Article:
Washington, DC Metro Station on a cold January morning in 2007. The man with a violin played six Bach pieces for about 45 minutes. During that time approximately. 2 thousand people went through the station, most of them on their way to work.
4 minutes later:
The violinist received his first dollar: a woman threw the money in the hat and, without stopping, continued to walk.
A young man leaned against the wall to listen to him, then looked at his watch and started to walk again.
A 3-year old boy stopped but his mother tugged him along hurriedly. The kid stopped to look at the violinist again, but the mother pushed hard and the child continued to walk, turning his head all the time. This action was repeated by several other children. Every parent, without exception, forced their children to move on quickly.
The musician played continuously. Only 6 people stopped and listened for a short while. About 20 gave money but continued to walk at their normal pace. The man collected a total of $32.
He finished playing and silence took over. No one noticed. No one applauded, nor was there any recognition.
No one knew this, but the violinist was Joshua Bell, one of the greatest musicians in the world. He played one of the most intricate pieces ever written, with a violin worth $3.5 million dollars. Two days before Joshua Bell sold out a theater in Boston where the seats averaged $100.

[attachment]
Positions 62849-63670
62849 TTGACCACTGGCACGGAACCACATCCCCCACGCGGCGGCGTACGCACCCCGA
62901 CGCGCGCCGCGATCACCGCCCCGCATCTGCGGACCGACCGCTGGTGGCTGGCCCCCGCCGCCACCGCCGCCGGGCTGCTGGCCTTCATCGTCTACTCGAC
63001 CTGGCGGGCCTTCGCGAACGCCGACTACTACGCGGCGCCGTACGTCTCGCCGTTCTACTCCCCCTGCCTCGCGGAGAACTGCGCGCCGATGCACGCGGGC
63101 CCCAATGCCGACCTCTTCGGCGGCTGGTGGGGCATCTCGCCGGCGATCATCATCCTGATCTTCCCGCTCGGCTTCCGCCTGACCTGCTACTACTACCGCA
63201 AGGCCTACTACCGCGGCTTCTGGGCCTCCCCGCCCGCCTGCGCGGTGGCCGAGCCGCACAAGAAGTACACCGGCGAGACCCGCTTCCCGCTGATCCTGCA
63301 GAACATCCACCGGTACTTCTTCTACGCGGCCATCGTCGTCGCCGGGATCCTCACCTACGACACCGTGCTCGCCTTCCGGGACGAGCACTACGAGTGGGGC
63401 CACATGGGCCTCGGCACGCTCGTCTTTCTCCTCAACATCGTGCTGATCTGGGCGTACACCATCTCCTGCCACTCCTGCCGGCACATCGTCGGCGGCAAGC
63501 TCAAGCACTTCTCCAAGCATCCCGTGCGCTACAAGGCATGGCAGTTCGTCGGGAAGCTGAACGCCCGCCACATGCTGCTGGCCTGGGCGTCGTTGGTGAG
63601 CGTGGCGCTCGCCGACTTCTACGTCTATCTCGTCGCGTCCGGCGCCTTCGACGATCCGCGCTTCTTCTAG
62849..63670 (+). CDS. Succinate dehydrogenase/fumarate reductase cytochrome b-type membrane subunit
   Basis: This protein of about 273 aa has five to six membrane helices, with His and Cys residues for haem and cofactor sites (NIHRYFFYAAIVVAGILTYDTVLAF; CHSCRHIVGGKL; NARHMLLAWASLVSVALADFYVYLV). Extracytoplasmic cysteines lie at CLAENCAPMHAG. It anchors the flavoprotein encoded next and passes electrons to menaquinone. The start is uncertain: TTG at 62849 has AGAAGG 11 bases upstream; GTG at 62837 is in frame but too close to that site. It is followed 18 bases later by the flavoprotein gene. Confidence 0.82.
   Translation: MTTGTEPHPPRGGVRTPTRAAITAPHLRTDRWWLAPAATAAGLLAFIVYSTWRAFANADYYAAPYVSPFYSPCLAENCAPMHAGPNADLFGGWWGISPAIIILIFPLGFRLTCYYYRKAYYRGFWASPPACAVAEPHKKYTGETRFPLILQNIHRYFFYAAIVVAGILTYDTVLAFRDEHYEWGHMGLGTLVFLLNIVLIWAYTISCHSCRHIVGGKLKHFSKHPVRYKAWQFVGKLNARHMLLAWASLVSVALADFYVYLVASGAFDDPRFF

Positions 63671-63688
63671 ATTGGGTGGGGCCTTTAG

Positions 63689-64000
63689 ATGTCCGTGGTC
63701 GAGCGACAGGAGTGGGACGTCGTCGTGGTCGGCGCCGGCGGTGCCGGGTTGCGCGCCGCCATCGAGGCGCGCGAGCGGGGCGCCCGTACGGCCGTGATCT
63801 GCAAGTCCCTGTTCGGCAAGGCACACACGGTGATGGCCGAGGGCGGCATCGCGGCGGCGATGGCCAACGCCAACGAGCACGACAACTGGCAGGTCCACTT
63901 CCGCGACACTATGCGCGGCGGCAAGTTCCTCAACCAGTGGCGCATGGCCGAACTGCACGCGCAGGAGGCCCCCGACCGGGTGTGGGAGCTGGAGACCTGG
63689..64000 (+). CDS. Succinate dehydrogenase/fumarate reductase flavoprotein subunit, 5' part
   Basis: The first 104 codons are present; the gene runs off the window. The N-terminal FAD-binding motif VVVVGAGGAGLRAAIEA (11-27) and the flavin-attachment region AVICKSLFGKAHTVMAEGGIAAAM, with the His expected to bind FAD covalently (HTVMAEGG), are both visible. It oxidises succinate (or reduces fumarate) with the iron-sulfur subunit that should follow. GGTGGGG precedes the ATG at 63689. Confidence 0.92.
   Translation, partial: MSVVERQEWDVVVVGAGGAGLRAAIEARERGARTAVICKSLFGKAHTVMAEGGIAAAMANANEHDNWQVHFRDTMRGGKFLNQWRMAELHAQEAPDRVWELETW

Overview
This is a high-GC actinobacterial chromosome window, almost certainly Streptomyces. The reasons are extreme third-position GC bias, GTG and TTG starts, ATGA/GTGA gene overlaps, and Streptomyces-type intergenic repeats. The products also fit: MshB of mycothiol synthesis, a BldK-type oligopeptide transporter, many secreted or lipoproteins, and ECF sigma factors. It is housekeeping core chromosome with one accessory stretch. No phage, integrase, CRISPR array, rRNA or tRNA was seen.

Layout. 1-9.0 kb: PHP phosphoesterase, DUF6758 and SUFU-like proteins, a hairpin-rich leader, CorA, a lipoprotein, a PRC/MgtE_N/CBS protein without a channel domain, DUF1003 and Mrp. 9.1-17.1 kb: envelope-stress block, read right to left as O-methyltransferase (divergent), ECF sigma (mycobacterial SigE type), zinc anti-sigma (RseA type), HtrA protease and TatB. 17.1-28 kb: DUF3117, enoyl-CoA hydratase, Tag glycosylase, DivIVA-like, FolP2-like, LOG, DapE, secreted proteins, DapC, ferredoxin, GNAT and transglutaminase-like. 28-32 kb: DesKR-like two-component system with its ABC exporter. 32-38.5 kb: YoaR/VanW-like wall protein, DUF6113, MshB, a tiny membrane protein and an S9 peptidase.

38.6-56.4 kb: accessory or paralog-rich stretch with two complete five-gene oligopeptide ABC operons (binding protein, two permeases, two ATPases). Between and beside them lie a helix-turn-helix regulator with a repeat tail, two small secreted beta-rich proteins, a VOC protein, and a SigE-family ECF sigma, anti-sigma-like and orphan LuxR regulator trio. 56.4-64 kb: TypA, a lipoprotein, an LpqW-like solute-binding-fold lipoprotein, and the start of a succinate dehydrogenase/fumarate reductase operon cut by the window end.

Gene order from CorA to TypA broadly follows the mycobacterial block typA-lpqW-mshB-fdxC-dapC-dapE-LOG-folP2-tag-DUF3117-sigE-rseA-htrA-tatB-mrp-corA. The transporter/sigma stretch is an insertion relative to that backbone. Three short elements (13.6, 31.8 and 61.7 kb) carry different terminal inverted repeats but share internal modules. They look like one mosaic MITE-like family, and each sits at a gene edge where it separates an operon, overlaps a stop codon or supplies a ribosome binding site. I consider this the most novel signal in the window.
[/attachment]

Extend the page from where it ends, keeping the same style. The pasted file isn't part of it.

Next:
This is a true story. Joshua Bell playing incognito in the metro station was organized by the Washington Post as part of a social experiment about perception, taste and people’s priorities.
The questions raised:
*In a common place environment at an inappropriate hour, do we perceive beauty?
*Do we stop to appreciate it?
*Do we recognize talent in an unexpected context?
One possible conclusion reached from this experiment could be this:
If we do not have a moment to stop and listen to one of the best musicians in the world, playing some of the finest music ever written, with one of the most beautiful instruments ever made…
How many other things are we missing?
i remember reblogging this before. D.C is always buzzing with suit-and-ties, really busy people. it’s kinda sad to know that they’re so focused on making money and working for the higher-ups, that they can miss something so wonderful.
I’m resolved to give money to the next subway performer I see.
This story is heartbreaking
Hm. About thirty seconds ago, something happened with my desktop that removed my entirely-too-long response to this post. I’ll take it as a sign that my words were too harsh and thus I’ll keep my response brief.
To answer the question, How many other things are we missing?, the answer is a lot of things. This was already obvious, and I think the Washington Post is a bunch of pathetic assholes who’re trying to rub this in. I don’t doubt that people appreciated the music as they walked by, but they couldn’t stop because THEY HAVE SHIT TO DO. Kudos to everyone determined and focused enough to continue walking. There’s a time and place for pleasure, and that’s not on your way to work for most.
I mean, what the fuck did you expect?
(Source: Washington Post)